History of the Colonel Jos. H. Wilson Post No. 496 G.A.R.

Roster of Members

Please e-mail Edward Boots for any updates or further information you may have.

Organized March 23, 1883, when John Weigle, E. C. Green, Henry Beltz, F. G. Kline, W. A. Prebble, Ernest Weyman, Noah Ziegler, C. E. Brown, Elias R. Boyer, Frank Lambert, George Bishop and Dr. Adam Weiser signed their names as applicants for a charter. The meeting was presided over by E. C. Green, with John Weigle, secretary.

GAR Posts could sponsor Sons of Veterans Camps and such was the case with Wilson Post GAR. Major Louis C. Brinton Camp, No. 221, Sons of Veterans, was mustered in Oct 1888 at Zelienople. John F. Knepp, captain; Cyrus Ruby and George Kradel, lieutenants; John W. Phillips, J. W. Ruby and W. H. Cunningham, council. Members of the advisory council from the Wilson Post GAR were John Dindinger, J. D. Marshall, Cyrus Harper, George W. Phillips and Phillip Kradel.  

The G.A.R. Hall is believed to have been located on Main Street next to Zelie Park. This building was formerly used for the Connoquenessing Academy, a Lutheran Synodical Academy that was formed under the leadership of Rev. William Alfred Passavant. Rev. G. Bassler ran the school. This Academy was one of the founding schools which would later become Thiel College in Greenville, Mercer Co., PA. Further research needs to be made regarding Connoquenessing Academy and other uses for the building.

Butler Citizen (Butler, PA), May 21, 1884

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 Butler Citizen (Butler, PA), June 24, 1887

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Butler Citizen (Butler, PA), September 6, 1894

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Butler Citizen (Butler, PA), May 16, 1895

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Butler Citizen (Butler, PA), June 6, 1895

Decoration Day at Zelienople and Harmony.

Special Correspondence:
     Wilson Post, G.A.R. No. 496, Commander Dobson, met at Burry's Church at 10 o'clock a.m. on Decoration Day, and was addressed in some appropriate remarks by Rev. J. P. Slonaker and also by Rev. ---------- of Burry's Church. After decorating the graves of soldiers, the Post returned to Zelienople and took dinner there.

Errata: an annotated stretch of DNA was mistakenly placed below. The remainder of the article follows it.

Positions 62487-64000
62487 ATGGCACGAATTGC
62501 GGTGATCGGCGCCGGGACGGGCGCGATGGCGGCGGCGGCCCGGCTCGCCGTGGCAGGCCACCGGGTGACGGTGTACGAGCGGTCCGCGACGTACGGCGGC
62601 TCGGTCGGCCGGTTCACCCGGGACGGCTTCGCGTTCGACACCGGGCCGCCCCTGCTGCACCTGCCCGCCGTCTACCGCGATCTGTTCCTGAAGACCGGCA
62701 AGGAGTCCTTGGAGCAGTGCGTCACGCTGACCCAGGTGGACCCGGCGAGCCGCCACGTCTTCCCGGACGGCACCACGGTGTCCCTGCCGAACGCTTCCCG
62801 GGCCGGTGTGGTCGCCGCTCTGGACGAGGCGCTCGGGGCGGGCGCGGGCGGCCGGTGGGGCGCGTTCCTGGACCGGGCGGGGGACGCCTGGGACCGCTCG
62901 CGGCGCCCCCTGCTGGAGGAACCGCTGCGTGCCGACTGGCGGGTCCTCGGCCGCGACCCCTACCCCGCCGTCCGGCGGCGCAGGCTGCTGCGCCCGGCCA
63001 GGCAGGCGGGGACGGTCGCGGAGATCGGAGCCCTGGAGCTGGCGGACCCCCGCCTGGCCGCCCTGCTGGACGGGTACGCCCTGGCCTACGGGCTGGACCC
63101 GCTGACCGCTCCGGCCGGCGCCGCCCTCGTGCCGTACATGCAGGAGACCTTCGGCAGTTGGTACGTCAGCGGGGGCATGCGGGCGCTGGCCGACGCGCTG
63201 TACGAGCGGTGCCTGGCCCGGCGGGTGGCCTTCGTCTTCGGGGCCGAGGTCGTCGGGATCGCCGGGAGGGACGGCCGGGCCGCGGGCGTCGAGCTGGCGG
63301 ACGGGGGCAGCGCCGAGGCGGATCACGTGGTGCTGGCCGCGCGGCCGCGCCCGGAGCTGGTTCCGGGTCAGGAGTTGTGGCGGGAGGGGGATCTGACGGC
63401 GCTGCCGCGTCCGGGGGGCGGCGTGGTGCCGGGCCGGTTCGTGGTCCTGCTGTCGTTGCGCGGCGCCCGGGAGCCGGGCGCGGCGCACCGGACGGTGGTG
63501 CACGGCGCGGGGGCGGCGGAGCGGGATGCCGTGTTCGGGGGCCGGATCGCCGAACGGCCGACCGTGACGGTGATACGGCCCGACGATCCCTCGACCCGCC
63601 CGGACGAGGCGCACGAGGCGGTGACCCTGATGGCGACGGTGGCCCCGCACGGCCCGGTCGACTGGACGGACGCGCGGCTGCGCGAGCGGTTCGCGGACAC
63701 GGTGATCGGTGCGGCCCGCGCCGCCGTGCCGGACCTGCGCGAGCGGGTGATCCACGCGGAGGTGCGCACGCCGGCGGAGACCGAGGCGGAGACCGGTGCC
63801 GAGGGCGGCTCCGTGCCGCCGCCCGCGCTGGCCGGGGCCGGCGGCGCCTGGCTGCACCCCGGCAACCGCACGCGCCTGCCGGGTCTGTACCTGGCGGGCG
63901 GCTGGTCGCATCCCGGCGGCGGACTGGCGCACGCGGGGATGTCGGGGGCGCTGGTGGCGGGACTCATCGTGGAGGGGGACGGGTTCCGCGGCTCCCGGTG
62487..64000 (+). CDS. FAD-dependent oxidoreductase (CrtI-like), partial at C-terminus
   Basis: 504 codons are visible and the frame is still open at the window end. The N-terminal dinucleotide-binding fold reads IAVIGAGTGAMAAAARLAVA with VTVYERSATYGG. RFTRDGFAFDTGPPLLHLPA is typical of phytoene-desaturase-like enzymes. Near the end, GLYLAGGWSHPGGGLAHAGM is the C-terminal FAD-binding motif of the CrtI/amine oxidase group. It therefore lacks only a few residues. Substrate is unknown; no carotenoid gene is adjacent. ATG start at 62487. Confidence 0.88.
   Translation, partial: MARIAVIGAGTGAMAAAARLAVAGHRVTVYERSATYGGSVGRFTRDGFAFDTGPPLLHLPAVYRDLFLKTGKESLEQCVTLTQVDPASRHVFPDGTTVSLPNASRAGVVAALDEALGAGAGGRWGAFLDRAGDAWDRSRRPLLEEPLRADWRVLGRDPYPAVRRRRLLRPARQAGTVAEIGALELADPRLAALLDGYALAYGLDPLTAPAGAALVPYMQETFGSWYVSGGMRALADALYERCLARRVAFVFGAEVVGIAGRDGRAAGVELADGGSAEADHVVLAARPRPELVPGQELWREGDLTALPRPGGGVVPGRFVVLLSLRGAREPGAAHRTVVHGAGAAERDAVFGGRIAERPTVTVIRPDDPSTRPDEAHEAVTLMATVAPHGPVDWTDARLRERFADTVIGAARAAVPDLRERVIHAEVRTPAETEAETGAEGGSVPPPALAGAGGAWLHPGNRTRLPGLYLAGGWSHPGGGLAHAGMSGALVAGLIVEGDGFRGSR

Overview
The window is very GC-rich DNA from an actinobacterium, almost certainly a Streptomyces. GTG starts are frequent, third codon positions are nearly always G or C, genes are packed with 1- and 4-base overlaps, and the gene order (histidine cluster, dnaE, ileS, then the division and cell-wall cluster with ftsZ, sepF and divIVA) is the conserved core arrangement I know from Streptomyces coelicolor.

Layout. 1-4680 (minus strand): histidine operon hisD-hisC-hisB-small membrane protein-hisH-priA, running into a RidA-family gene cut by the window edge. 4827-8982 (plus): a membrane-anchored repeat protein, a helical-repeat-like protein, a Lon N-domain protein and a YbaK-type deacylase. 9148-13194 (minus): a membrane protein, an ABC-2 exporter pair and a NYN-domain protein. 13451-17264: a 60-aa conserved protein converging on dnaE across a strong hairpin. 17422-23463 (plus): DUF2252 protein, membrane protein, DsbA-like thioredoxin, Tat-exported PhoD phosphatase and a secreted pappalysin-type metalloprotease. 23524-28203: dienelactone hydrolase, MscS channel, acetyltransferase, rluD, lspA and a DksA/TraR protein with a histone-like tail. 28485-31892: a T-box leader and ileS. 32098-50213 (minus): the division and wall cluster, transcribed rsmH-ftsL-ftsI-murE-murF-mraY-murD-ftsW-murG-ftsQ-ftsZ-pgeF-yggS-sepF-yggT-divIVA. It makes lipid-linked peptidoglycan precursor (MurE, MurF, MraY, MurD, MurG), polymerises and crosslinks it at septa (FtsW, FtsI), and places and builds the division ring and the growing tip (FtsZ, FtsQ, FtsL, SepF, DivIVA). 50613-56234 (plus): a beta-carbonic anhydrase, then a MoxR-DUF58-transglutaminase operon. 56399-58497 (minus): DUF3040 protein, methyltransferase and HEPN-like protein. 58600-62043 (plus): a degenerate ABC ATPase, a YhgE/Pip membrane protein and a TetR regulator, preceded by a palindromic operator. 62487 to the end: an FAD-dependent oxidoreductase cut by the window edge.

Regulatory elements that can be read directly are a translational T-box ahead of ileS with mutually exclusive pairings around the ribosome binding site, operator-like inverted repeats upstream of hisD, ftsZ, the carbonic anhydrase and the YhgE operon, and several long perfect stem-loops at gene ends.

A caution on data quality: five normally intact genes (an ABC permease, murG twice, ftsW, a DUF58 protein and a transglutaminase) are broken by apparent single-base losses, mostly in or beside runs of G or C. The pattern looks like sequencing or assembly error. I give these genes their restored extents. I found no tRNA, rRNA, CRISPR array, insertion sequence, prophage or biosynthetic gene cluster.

The Post reassembled at 2 p.m., veterans in carriages, and proceeded to the Minist [Harmonist] Cemetery northwest of Harmony.
     After prayer by Chaplain John Weigel, and appropriate music by home talent, the graves of soldiers buried there were decorated. Hon. M. L. Lockwood then delivered an address to the veterans.
     The procession then reformed and went to the Zelienople Cemetery where, after the usual ceremonies and decorating the graves, Col. [Archibald] Blakley delivered the oration of the day, in which he gave a history of the causes leading up to the war of the rebellion, touched upon the sacrifices of the gallant men who went forth to maintain the integrity of the Union, separated from wife and children, reference to which brought tears to the eyes of many of the battle scarred veterans. We regret that we are unable to give the masterly address of the Colonel in full.
     Following is the eloquent, able and instructive address of Hon. M. L. Lockwood delivered at the Harmony cemetery:
     Veterans, Ladies and Gentlemen: We have assembled here to day for a purpose, the most touching. It thrills the heart and brings up memories so sad and sacred that it seems as though this silent tribute to the brave manly forms that slumber here, this tribute of flowers from loving hands is the most appropriate, the most fitting. Cover them over, with beautiful flowers, cover them over these dead heroes of ours.
     The human language is inadequate with which to honor those who lie buried here. The eulogium of their lives, their deaths, their consecration of our common country outspeaks the human tongue. But emblazoned upon the American heart, and especially the hearts of the rising generation, is an admiration so high, a respect so absorbing, an honor so deep, that they feel like standing in silence and with uncovered heads in the presence of the Grand Army of the Republic, both living and dead.
     The Grand Army of the Republic! What hallowed memories cluster around that organization! We who stand outside its portals can but feel the impress of its presence and pay it grateful tribute. Founded upon principles so broad dedicated to the maintainance of the "Union the whole Union and nothing but the Union." Anchored and grounded in patriotic impulses, devoted to the noble purposes for which it was created, it has refused to be used as an instrument in the hands of the demagogue or politician, but stands today as it did in the beginning, the representative of that grand body of men who devoted all that God had created of them to the re-establishment of the Union of the States; the representative of those strong arms and brave hearts who carried the flag — the starry banner — the Old Glory of the Republic, carried it where the foe and the fight were the thickest, carried it with McClellan, at Yorktown and Williamsburg, at Seven Pines, and White Oaks, aye and amid the shot and shell of South Mountain and Antietam, carried it with Burnside and Hooker, at Fredericksburg and Chancellorsville. — Carried it with Meade and Reynolds and Sickles and Hancock on the stubborn fought field at Gettysburg. Carried it with Sherman and Sheridan every where. Carried it with Grant at Vicksburg. The Wilderness, yes and at Appomattox. Ever onward, ever upward, carried it on to Victory, until today it floats over a reunited people. The grandest nation on God's foot-stool. A seventy million brother-hood. Before the achievements of that army and these men, we bow with humble admiration.